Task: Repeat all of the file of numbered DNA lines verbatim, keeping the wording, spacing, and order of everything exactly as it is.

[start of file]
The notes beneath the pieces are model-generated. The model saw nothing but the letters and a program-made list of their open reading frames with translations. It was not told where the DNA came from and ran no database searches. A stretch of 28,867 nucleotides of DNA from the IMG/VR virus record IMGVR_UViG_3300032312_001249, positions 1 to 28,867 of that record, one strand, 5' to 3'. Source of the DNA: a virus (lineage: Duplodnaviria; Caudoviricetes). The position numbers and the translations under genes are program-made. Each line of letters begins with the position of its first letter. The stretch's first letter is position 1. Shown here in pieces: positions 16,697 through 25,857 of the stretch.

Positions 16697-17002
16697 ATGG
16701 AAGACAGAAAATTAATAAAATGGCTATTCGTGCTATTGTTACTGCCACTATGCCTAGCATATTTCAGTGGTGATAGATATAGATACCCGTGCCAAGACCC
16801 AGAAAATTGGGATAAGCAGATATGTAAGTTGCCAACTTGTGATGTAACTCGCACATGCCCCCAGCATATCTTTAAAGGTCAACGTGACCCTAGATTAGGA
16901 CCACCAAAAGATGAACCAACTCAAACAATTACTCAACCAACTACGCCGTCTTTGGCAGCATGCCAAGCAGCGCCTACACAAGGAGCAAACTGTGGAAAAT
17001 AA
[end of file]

The notes beneath the pieces are model-generated. The model saw nothing but the letters and a program-made list of their open reading frames with translations. It was not told where the DNA came from and ran no database searches. A stretch of 28,867 nucleotides of DNA from the IMG/VR virus record IMGVR_UViG_3300032312_001249, positions 1 to 28,867 of that record, one strand, 5' to 3'. Source of the DNA: a virus (lineage: Duplodnaviria; Caudoviricetes). The position numbers and the translations under genes are program-made. Each line of letters begins with the position of its first letter. The stretch's first letter is position 1. Shown here in pieces: positions 16,697 through 25,857 of the stretch.

Positions 16697-17002
16697 ATGG
16701 AAGACAGAAAATTAATAAAATGGCTATTCGTGCTATTGTTACTGCCACTATGCCTAGCATATTTCAGTGGTGATAGATATAGATACCCGTGCCAAGACCC
16801 AGAAAATTGGGATAAGCAGATATGTAAGTTGCCAACTTGTGATGTAACTCGCACATGCCCCCAGCATATCTTTAAAGGTCAACGTGACCCTAGATTAGGA
16901 CCACCAAAAGATGAACCAACTCAAACAATTACTCAACCAACTACGCCGTCTTTGGCAGCATGCCAAGCAGCGCCTACACAAGGAGCAAACTGTGGAAAAT
17001 AA